Today I learned that I have a deep respect for Inuit culture.
I have always wanted to go visit the Canadian north. I tell people this and 9 times out of 10 they point out that I can go down south on an all-inclusive week long vacation for the same price as the flight up to the frosty north. They are correct and both appeal to me but for now I chose the cold.
I always knew I would go to Nunavut. It felt like I was being pulled there with curiosity.
A couple of years ago I saw an ad on Kijiji advertising 2 tickets to Iqaluit that a guy had won at a golf tournament. I invited a friend and we emailed him. We were each going to pay $400 for our round trip fare which is a fantastic price. We planned to meet him at a local Starbucks to exchange our money for his vouchers. He never showed or answered any of my emails after that.
I figured the universe was telling me “not yet”.
I Finally Get to Nunavut
Years later, my mom and I have a business that services customers in Nunavut.
We took our first trip to Iqaluit in September 2012 for a trade show and to meet our clients face to face. The community is small and tight knit. Breaking in and getting them to buy our service can be hard if they don’t know or trust us so being present in the community will help our business grow, and it quenches my obsession with this geography and culture. Our first visit was timed well as it hovered around 2 degrees celsius and the mosquitos were gone for the season.
First Impressions of Iqaluit
As the plane dropped under the clouds the most beautiful juxtaposition appeared. Imagine the bleakest backdrop possible and drop bright coloured buildings on it and this is my first and most memorable sight in Iqaluit. The houses pop out like Skittles in the sand. Stunning.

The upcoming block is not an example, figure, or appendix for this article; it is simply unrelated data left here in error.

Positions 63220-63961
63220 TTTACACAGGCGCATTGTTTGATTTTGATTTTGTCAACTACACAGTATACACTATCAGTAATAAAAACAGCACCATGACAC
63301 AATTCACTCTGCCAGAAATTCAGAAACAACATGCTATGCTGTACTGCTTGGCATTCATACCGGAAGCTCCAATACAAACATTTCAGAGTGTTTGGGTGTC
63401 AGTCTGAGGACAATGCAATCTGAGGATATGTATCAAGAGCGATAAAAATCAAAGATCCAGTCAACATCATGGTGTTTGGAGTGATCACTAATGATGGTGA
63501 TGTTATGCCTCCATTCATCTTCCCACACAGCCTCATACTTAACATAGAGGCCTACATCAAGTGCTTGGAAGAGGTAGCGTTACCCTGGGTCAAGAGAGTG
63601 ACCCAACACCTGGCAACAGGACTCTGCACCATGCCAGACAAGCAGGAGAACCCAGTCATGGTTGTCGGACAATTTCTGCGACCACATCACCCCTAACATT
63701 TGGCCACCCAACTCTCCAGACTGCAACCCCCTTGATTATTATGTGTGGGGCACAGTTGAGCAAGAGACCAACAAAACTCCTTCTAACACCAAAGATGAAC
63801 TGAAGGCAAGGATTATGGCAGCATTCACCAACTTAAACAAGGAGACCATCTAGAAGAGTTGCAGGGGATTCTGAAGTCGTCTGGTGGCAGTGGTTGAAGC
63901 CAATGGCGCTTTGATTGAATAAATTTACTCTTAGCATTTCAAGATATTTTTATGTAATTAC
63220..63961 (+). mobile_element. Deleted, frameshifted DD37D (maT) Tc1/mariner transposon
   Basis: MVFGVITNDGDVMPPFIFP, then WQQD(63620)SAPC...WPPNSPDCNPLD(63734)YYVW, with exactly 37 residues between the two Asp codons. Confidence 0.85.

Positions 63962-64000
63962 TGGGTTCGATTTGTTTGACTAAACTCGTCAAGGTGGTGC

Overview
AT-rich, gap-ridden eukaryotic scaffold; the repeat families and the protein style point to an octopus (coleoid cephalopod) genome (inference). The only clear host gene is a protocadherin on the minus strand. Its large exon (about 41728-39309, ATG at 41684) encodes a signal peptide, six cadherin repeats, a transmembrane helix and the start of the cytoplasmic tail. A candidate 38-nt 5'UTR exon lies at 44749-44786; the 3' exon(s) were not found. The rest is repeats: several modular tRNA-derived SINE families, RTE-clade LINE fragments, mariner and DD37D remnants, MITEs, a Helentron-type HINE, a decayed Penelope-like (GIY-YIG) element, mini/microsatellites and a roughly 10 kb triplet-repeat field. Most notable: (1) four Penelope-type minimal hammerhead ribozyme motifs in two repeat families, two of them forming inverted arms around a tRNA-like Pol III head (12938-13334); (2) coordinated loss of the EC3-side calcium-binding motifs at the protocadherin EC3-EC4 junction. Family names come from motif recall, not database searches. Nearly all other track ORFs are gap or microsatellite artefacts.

A friend of a friend collected us from the airport. He told our travel companion, Paul, to go ahead and load up the truck with our luggage. “It’s the grey one in that last parking spot”, he said. Paul went out and loaded our stuff into the truck as instructed. We heard our guide yelling to us that this isn’t his truck just as the actual owner emerges with his friends and their luggage. Truck unlocked, a strange man sitting in the passenger seat, back loaded up with suitcases, and the actual truck owner didn’t even bat an eyelash. He was just laughing as we reload the luggage into the grey truck in the last parking spot of the next row. This is my first impression of the people in Iqaluit – friendly and relaxed.
Interesting Things Around Town
The first few nights we stayed in a hotel and the last few nights we stayed with my mom’s friend’s son, Chris, who is a pilot for a small northern airline. He lived in a staff house and all the other pilots were away so his house was empty. He was friendly and showed me around town, explaining much of the landscape, businesses, and people we saw. We saw a vibrant blue iceberg beached on shore. Chris explained that icebergs always float past the bay at this time of year but there were very strong winds as they were passing which blew them into the bay where they were trapped and some left to melt. There were packs of sled dogs chained up along the creek. Chris tells me that they keep them outside and hungry so they are conditioned to survive the coldest runs with limited food. If they soften the dogs they will not survive. He warned that they are not dogs like we have at home and to never approach them. We encountered rows of dead seals with their heads missing. Chris thought the heads could have been eaten by the ravens or fed to the dogs. I thought the seal thing would bother me but now I understand the living conditions. Anything that swims up to shore must be caught and used since the resources are truly limited. A caught seal can be food for family and dogs, and skins can be made into clothing.
In Iqaluit there is not one tree or shrub to be found. It is only rock and moss. No grass. The lack of green was so foreign but the rock, rock, and more rock was exotic and exciting as it illustrated how hard life must be here.
Proof the Inuit People are Resilient and Resourceful
I still have questions and am intrigued by how the first Inuit actually settled the area and carried on for generations.
How did they make fire to stay warm if there were no trees to cut down and burn?
How did they feed their family if they couldn’t grow anything fresh on their own land? Did they survive solely on meats and fish?
How did they dispose of waste if the ground was all rock or snow and ice?